The hottest science journalist on the planet tackles the curious case of the "187.5 radio signal" being detected by space telescopes.
Scientists reported the first burst in 2007 and have only published another 10 observations since then.For some reason, the news really went big this past week, with even Forbes weighing in.
Nobody knows what causes fast radio bursts. Theories describing their origin range from evaporating primordial black holes to neutron stars colliding with comets, to things that are much closer to home – but are just pretending to be really far away. The most intriguing explanation batted around, though, blames communicating extraterrestrial civilizations. While Snapchatting aliens are not a possibility that has been seriously considered so far, it hasn’t been ruled out.
In truth, the question of what these things are can’t really be solved until we know their distance.
Nadia Drake pours some cold water on that theory (insert your own joke here about Nadia Drake covered in cold water) by pointing out what the excitable articles all left out of this "cosmic mystery": that the signals don't meet this weird criteria anymore. Very few, in fact, did. Beyond that, these lines from the paper warrants careful examination:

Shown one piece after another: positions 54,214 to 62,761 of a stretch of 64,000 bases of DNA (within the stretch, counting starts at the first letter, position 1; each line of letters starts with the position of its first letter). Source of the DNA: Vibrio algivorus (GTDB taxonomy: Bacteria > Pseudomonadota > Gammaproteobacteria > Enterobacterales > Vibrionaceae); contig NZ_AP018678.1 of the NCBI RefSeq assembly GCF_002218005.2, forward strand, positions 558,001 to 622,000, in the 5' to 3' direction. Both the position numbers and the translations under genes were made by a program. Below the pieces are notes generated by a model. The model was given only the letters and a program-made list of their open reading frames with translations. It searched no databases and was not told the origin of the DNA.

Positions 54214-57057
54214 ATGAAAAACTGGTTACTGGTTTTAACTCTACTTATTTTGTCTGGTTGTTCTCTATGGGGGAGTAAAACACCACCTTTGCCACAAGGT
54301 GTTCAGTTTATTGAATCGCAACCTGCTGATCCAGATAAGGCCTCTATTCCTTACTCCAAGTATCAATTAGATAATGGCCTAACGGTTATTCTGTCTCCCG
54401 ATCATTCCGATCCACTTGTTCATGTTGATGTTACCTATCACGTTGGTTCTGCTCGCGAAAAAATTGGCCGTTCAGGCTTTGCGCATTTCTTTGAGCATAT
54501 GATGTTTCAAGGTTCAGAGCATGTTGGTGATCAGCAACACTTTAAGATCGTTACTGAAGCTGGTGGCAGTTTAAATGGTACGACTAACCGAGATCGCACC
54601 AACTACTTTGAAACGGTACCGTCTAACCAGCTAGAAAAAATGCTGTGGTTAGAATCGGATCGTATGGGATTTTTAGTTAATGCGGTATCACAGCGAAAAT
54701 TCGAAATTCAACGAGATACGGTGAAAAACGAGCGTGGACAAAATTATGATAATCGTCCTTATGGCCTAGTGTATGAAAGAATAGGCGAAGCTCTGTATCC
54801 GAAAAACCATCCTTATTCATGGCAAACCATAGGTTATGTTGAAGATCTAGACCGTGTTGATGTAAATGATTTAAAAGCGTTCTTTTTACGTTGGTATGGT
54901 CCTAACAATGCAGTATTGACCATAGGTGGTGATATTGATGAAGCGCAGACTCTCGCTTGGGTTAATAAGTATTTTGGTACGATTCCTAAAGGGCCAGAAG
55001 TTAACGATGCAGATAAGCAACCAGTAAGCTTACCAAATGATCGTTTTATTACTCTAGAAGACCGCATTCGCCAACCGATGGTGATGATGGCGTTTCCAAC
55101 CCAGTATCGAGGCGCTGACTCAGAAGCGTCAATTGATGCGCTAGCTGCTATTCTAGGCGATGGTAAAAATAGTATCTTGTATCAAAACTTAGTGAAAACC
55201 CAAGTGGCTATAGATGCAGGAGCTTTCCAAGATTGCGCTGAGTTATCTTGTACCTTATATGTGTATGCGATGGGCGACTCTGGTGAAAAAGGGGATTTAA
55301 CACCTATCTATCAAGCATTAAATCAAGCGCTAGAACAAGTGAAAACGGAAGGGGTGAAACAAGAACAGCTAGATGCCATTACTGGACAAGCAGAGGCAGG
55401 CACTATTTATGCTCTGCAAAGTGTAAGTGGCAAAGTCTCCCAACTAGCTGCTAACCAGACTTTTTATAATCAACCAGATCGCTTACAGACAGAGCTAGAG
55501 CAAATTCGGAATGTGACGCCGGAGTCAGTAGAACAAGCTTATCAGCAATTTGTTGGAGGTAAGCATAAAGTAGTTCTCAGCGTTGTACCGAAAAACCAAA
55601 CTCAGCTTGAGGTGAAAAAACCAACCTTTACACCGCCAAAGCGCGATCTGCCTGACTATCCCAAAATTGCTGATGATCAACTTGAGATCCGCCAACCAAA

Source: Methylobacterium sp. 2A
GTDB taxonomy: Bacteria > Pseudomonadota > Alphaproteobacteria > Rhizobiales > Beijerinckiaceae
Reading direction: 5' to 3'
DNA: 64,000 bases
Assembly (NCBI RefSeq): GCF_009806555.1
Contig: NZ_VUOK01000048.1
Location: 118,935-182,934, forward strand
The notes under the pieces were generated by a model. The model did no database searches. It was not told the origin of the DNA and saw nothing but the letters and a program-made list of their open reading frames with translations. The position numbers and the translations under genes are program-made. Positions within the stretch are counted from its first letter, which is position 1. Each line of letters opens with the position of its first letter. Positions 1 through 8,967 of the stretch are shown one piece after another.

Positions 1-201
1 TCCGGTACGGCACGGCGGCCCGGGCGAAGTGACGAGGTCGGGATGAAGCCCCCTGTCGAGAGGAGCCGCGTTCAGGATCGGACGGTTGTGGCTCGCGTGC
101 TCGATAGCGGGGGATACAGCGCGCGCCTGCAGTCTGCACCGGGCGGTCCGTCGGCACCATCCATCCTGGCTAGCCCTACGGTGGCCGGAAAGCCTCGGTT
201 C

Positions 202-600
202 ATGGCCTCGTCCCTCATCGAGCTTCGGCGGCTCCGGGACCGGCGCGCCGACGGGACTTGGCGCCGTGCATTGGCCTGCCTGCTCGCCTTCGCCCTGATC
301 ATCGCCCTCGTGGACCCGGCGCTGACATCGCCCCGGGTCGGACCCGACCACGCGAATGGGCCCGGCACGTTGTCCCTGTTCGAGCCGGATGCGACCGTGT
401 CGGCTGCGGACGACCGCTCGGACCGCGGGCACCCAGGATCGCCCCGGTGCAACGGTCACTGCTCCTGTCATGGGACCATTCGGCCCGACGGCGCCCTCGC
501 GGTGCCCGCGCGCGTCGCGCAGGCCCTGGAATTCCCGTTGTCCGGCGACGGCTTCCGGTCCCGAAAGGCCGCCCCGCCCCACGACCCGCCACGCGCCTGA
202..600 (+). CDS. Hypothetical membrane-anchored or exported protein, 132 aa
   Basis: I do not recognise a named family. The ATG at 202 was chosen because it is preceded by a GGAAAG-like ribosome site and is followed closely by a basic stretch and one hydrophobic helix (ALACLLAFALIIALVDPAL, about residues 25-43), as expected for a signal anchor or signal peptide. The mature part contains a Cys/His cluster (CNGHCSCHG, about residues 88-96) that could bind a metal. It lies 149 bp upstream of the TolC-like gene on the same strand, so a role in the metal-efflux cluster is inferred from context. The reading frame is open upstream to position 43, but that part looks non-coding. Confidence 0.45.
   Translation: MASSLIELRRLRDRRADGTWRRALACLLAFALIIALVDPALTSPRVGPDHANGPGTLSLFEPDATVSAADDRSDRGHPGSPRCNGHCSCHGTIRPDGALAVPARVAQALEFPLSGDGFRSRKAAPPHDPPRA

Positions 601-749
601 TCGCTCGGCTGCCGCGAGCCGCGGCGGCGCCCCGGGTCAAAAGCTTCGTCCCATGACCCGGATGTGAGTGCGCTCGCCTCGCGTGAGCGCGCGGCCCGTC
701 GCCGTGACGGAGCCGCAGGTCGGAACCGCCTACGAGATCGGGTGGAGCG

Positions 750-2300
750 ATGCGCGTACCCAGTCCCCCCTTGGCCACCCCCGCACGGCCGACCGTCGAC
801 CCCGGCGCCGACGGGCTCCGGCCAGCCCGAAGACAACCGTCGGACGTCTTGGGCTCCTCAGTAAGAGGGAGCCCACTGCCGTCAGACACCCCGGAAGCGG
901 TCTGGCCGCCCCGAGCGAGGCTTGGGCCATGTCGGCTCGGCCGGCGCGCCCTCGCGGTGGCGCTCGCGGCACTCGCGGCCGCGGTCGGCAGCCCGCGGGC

We conclude that the trend is not likely to be the result of numerical
uctuations, but we remain cautious due to the problem of forming an unmotivated hypothesis after looking at the data. Examples of nding false clustering in sky map data in a slightly di erent context, such as cosmic ray arrival directions, are abundant; but these do get sorted out by further data.
As perytons are thought to be produced on Earth, this would imply that FRBs are also Earthly noise. Indeed, why would both perytons and FRBs show arrival times with a strong correlation to Earth's integer second? This hints at some man-made device, such as mobile phone base stations.